Author: Chris Kraft
On July 20, 1969, near the end of a great decade of near-space exploration, a small craft called Eagle landed on the moon’s surface. As anyone who watched the televised broadcast of the landing might recall, the astronauts aboard Eagle were guided to their objective by a capable ground crew headed by Chris Kraft, whom his colleagues had long called “Flight.” Kraft was unflappable on the surface, but, as he writes in this memoir, the Eagle‘s landing had moments of drama that gave him pause, and that few outside NASA knew about–including baleful alarms from the ship’s on-board computer that warned of imminent disaster.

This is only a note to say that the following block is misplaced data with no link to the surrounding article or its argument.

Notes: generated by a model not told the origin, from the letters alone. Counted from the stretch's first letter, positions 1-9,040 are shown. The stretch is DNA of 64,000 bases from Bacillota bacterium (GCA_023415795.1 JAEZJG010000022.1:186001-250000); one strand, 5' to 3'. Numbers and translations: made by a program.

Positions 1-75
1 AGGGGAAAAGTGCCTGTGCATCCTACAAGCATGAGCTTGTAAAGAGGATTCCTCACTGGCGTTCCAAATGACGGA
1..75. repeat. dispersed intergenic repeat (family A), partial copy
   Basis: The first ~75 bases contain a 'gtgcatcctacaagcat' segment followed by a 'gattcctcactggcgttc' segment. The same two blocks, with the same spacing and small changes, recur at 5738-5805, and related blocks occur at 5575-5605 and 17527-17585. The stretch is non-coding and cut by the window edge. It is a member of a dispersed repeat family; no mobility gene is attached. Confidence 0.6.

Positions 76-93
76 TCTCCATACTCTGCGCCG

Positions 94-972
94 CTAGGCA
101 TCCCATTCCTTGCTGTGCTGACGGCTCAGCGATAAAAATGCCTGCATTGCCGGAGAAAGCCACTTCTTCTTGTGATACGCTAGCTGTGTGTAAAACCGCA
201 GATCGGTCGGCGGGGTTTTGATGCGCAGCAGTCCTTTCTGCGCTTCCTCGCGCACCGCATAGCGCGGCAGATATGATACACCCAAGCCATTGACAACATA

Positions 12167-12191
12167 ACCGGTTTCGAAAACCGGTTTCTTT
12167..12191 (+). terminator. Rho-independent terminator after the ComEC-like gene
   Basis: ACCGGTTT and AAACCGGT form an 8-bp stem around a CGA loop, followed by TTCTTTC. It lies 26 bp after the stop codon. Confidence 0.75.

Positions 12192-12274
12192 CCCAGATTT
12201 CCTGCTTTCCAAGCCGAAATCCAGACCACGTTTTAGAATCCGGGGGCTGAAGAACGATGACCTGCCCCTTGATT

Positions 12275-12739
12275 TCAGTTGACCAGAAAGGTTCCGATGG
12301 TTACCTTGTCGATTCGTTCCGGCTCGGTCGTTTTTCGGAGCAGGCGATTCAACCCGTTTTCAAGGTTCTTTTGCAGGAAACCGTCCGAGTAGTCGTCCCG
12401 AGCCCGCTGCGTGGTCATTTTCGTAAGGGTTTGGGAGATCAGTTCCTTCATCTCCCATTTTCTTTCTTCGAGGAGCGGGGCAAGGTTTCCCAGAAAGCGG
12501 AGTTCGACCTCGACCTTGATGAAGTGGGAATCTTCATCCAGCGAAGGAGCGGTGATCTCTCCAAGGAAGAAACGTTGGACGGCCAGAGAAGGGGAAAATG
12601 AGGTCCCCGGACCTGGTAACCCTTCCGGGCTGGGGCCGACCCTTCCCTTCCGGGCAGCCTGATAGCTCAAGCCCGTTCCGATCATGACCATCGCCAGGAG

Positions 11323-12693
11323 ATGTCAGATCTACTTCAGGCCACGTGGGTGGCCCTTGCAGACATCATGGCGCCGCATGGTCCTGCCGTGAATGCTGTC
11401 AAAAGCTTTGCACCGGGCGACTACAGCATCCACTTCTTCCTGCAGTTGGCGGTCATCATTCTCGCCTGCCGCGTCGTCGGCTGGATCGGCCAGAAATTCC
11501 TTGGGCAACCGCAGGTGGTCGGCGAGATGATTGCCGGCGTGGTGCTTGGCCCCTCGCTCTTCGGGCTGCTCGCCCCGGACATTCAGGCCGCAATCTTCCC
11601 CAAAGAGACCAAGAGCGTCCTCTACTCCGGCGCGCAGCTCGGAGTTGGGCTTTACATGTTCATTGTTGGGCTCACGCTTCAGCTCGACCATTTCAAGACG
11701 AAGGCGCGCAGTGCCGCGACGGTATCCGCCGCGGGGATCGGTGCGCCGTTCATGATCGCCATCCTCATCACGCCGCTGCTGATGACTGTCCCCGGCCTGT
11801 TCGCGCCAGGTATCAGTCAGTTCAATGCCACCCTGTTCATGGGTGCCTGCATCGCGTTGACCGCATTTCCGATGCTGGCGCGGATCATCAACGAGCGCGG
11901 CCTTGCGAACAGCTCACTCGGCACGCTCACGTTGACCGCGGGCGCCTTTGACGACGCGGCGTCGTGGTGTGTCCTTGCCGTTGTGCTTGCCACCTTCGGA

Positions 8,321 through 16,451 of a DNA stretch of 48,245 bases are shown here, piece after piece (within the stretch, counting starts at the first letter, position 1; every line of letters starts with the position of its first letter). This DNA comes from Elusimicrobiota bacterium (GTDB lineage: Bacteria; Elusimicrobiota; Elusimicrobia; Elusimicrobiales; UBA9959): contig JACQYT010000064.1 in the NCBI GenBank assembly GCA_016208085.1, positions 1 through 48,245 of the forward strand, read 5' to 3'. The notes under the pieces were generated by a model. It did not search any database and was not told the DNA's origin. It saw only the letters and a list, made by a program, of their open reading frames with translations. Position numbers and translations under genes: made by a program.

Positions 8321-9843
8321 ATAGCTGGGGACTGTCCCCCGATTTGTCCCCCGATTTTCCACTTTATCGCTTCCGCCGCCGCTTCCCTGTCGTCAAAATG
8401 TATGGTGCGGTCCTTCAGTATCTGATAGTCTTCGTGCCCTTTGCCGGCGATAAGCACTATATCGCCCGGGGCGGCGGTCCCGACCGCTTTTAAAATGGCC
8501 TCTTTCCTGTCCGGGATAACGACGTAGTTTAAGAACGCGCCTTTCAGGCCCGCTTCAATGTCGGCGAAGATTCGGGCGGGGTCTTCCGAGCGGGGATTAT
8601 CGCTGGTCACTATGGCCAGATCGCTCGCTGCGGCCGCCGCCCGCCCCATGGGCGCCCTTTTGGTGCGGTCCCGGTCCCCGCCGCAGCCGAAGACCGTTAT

For Kraft, frightening moments were part of his job as director of Mission Control. He encountered many of them in the early years of the space program, when failures were commonplace and all too often caused not by mechanics but by politics. We learn of many in Kraft’s pages. One such failure was the Soviet Union’s Sputnik launch, about which Kraft thunders, “We should have beaten them….”